Having the jack-up rig available to drill vertical wells will allow for a more thorough evaluation, Buccaneer has said previously.

The Cosmopolitan discovery was originally made by ARCO Alaska.

Tim Bradner can be reached at tim.bradner@alaskajournal.com.

Read more: http://www.alaskajournal.com/Alaska-Journal-of-Commerce/July-Issue-5-2012/Endeavour-jack-up-rig-leaves-Singapore-for-Cook-Inlet/#ixzz21qmWaKxj

BLM plans cleanup of one NPR-A legacy well

Tim Bradner
Alaska Journal of Commerce

The U.S. Bureau of Land Management plans to plug and clean debris at one abandoned old exploration well drilled by the government in the National Petroleum Reserve-Alaska and may be able to include several other nearby abandoned wells in the project, Alaska BLM officials say.

“We are working on cost estimates for the project, at the Iko Bay No. 1 well, and also on a three-year plan we are putting together to work on other abandoned wells,” said Bud Cribley, Alaska Director for the BLM.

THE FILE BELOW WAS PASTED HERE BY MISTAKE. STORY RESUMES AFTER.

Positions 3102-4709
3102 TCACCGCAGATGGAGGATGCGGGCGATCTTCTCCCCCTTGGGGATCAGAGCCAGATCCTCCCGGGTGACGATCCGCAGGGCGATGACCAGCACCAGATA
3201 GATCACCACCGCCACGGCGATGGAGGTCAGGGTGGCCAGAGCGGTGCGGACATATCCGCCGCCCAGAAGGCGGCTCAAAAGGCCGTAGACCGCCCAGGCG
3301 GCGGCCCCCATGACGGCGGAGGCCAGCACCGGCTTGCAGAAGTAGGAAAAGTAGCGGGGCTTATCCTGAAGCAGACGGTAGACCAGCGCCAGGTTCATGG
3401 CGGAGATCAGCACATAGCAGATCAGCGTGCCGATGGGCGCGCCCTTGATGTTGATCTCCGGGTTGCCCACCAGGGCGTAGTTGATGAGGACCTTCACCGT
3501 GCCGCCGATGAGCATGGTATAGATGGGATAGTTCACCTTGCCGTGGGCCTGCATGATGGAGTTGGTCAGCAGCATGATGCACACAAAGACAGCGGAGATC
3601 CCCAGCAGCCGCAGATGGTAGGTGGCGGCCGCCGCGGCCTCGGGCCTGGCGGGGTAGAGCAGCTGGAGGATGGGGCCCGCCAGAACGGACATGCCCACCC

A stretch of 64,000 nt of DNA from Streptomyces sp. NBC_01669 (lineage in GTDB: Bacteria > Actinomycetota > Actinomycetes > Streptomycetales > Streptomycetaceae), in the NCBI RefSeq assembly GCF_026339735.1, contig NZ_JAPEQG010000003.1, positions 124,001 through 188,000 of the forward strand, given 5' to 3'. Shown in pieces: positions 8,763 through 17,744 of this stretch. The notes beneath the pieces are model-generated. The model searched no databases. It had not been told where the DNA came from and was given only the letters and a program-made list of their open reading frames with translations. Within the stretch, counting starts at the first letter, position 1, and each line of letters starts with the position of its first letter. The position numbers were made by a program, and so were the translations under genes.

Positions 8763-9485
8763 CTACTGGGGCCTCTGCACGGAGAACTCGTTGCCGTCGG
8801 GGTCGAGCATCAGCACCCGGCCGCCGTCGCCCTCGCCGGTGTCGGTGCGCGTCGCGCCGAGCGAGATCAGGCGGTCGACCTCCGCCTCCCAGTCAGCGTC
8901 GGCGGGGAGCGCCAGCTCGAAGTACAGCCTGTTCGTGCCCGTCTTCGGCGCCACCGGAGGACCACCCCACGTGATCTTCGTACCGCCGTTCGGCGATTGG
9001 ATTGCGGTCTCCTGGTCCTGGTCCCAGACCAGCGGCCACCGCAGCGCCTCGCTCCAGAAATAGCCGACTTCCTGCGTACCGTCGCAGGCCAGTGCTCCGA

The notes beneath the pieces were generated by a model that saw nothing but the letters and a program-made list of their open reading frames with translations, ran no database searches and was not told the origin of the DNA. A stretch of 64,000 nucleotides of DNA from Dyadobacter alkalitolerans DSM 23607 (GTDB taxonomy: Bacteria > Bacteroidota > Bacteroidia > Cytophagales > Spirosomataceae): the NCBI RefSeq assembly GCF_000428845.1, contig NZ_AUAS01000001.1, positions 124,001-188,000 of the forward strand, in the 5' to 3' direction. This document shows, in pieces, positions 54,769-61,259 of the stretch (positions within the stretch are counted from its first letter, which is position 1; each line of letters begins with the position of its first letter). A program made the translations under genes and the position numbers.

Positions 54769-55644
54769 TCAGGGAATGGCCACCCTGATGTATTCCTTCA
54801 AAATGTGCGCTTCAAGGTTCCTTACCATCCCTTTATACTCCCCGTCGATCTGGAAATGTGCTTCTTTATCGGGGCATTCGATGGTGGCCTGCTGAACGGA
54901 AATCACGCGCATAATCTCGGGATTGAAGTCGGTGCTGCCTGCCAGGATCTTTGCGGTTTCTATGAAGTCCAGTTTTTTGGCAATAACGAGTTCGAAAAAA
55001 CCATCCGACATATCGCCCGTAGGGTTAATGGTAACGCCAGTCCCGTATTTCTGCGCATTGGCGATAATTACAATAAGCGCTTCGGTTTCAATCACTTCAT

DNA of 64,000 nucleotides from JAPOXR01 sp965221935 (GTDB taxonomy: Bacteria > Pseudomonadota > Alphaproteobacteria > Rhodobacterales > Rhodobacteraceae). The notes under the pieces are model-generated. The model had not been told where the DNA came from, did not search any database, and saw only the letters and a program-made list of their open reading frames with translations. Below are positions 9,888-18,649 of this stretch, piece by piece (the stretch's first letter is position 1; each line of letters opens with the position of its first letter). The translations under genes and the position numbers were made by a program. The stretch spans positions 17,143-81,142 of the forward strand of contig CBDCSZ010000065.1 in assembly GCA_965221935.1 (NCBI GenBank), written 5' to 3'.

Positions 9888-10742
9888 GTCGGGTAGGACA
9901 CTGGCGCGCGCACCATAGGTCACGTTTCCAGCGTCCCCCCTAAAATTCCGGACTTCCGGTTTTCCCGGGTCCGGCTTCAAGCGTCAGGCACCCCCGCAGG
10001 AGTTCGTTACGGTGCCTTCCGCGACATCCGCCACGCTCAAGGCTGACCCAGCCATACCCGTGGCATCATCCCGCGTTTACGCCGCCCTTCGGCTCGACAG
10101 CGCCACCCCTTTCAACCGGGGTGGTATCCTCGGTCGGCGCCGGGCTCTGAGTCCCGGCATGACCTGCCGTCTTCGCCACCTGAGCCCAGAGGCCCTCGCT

BLM is being criticized by Alaska U.S. Sen. Lisa Murkowski and Alaska state officials over a lax record in cleaning up old wells, many of which are leaking.

“This is an embarrassment to the federal government. It is a crime for which the government would fine a private company millions of dollars,” Murkowski said in a statement.

Murkowski spoke following a Senate Energy and Natural Resources Committee hearing on the legacy well problem. She is the ranking member on the committee.

Of 135 old exploration wells drilled in the NPR-A over several decades by the U.S. Navy and the U.S. Geological Survey, only 16 have been plugged in accordance with state regulations, Murkowski said.

Alaska Rep. Charisse Millet, R-Anchorage, testified at the Senate hearings. Millet sponsored a resolution passed by the Legislature this spring asking BLM to address the problem.